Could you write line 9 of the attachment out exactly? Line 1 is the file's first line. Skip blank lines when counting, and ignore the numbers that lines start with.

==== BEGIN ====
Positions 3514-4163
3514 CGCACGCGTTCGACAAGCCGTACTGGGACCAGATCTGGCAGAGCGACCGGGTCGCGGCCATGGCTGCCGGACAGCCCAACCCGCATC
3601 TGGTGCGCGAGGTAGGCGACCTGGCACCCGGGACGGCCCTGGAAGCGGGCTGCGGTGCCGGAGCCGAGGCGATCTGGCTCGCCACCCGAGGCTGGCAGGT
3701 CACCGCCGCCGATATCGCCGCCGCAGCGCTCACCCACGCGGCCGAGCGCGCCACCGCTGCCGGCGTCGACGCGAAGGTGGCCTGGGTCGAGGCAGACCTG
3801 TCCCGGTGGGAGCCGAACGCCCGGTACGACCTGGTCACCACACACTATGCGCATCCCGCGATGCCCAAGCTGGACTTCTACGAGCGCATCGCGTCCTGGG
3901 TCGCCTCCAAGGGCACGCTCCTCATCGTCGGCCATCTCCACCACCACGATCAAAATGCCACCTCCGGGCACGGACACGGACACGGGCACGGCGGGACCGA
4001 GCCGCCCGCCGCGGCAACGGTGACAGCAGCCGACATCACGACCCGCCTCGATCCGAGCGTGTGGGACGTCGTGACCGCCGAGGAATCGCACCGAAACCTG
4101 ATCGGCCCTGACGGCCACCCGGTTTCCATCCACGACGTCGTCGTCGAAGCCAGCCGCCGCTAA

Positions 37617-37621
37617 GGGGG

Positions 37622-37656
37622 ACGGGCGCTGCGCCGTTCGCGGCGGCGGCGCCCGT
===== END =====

Positions 37617-37621